Kevin Pietersen must bat at three in England’s one-day line-up when we take on India in a potentially thrilling series of 50-over games in September.
Jonathan Trott showed just how good he is at knocking the ball around in the middle of the innings when making 72 in the series-clinching victory over Sri Lanka at Old Trafford.
But I believe the low risk strategy he adopts is much better suited to a number four batsman in the 50-over format and that putting Pietersen at three would give him licence to hit the ball over the top when the field is up.
KP likes to dominate the bowling and that is easier when fielding restrictions are in place. By adding his power to that of Craig Kieswetter at the top of the order, England could allow Alastair Cook to play more of an anchor role, looking to bat through the innings.
Eoin Morgan is capable of adapting his game to whatever role the situation demands at number five and after Ian Bell I would have either Ravi Bopara or Samit Patel at seven, rather than Tim Bresnan or Stuart Broad, who I see at eight and nine.
There isn’t a lot more I would change because I thought England did well to beat Sri Lanka. I would definitely have Jade Dernbach in the 12 because he demonstrated a fantastic slower ball to get the key wicket of Angelo Matthews at Old Trafford before finishing the game with a great yorker.
We will need to step up our game a notch against India because they are not world champions for nothing and I can see it being a close and exciting one-day series.
If you look at the five games against Sri Lanka, England won two in seaming conditions and found it harder on the flatter pitches, which we are not as good on.
The last win, however, was achieved on a wicket tailor-made for the opposition and was therefore the most impressive. So England can feel they progressed over the course of the series and take confidence from that.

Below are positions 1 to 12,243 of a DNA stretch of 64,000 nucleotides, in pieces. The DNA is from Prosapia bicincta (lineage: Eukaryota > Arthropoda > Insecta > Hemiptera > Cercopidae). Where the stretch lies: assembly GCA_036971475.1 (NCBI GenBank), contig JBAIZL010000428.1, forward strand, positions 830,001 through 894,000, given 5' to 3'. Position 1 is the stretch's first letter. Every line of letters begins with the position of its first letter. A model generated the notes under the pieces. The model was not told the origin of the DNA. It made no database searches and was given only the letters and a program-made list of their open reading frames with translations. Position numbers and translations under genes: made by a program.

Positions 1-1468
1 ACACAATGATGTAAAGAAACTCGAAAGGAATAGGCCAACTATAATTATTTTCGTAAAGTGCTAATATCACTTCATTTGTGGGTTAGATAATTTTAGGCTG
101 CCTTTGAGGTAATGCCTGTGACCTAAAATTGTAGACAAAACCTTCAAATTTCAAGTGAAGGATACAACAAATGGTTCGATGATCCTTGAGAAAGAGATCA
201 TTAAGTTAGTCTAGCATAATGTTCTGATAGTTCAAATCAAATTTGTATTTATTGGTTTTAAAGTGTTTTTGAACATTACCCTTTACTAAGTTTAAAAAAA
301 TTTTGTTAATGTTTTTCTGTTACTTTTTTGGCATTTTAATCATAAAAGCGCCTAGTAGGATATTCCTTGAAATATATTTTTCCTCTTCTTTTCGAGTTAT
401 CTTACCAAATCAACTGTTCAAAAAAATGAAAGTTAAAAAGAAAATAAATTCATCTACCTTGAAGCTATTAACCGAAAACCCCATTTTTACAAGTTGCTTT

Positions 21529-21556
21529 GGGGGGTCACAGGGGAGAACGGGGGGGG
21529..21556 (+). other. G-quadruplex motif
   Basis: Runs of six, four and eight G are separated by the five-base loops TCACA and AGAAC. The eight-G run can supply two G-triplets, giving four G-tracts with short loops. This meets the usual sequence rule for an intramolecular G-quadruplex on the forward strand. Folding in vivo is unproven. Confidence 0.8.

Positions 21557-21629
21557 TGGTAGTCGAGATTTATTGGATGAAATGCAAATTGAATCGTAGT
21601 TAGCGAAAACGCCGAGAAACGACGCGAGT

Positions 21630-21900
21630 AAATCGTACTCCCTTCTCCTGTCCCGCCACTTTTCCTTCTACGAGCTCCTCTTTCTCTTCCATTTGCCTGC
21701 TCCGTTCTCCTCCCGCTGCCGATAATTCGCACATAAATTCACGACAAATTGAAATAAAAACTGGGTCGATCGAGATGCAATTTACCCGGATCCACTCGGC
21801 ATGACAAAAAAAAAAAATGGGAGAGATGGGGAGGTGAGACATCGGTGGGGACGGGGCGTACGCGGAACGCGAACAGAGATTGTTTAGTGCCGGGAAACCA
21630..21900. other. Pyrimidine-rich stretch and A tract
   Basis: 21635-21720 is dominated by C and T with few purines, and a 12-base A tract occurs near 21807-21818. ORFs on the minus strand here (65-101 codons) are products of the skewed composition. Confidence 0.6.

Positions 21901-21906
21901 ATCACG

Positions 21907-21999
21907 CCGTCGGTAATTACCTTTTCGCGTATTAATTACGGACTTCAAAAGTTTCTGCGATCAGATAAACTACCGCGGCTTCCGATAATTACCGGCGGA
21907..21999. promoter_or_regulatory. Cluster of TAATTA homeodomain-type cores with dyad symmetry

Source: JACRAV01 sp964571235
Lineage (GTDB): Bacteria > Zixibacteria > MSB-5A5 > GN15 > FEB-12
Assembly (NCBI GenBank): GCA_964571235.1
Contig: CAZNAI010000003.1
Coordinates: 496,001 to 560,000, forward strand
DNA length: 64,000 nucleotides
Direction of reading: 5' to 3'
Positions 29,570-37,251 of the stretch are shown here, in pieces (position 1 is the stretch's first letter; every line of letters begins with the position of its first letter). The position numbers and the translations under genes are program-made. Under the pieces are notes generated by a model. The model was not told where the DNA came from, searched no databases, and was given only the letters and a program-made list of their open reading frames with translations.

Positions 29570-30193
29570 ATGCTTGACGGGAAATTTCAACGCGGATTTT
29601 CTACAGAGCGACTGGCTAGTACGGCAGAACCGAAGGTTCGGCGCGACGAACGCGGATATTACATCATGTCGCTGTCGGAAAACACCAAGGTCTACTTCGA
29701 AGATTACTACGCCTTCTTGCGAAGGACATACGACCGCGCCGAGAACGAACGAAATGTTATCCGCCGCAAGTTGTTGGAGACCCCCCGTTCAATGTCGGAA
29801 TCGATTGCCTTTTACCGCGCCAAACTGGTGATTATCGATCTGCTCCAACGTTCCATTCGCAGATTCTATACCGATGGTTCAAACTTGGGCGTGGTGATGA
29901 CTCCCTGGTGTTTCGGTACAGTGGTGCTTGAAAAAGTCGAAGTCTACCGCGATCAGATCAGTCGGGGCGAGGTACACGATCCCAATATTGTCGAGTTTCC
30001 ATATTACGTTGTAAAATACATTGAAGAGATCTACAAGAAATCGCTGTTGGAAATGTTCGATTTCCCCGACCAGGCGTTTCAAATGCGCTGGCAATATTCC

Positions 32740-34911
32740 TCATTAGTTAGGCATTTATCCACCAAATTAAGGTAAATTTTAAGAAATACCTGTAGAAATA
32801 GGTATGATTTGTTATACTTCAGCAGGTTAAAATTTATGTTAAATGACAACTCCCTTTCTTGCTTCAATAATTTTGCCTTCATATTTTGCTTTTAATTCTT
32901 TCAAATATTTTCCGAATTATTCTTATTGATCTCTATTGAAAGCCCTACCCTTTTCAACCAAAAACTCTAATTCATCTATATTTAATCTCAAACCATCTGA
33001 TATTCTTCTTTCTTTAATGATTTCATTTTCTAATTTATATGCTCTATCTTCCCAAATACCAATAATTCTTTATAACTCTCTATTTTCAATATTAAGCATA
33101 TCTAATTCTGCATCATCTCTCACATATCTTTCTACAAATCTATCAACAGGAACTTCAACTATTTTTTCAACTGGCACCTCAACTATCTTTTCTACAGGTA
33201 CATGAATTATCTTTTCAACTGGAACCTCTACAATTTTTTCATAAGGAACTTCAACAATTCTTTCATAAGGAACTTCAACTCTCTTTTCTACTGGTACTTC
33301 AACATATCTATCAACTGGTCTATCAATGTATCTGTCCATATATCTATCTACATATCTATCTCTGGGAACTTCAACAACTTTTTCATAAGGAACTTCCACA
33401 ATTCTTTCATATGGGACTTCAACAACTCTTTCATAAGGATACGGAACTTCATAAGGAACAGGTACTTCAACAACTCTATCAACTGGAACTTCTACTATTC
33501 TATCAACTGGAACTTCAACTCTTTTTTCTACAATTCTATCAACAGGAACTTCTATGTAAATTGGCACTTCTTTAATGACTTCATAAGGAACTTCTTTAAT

Going into the series I felt Cook had something to prove to justify his place in the 50-over team, let alone being captain, because he hadn’t played that much one-day cricket.
But he batted fantastically well against Sri Lanka, opening up and playing positive shots. I thought his innings at Trent Bridge, in particular, where he really belted the ball, provided the perfect answer to his critics.
He has been in good form all summer, but the desire he showed to keep scoring runs under immense pressure showed he has the mental toughness as well as the ability to be a top one-day international player.
My Somerset team-mate Kieswetter grew in confidence as the series progressed. He also played very well at Trent Bridge and I thought his 43 at Old Trafford was a little gem of an innings because he played his big shots, but also rotated the strike nicely to keep the scoreboard ticking.
The game was won by the opening stand of 85 with Cook. Even though we slipped to 95 for 3, we were still ahead of the game at that point and it allowed Trott and Morgan time to rebuild.
Kieswetter is crucial to England’s hopes of fast starts in the power play overs because he can hit over the top and I hope he and Cook are given time to develop what looks a very promising pairing.
Overall, I think England still have to work out a strategy for playing on the flatter pitches around the world. But, with home advantage, I believe we can push India all the way.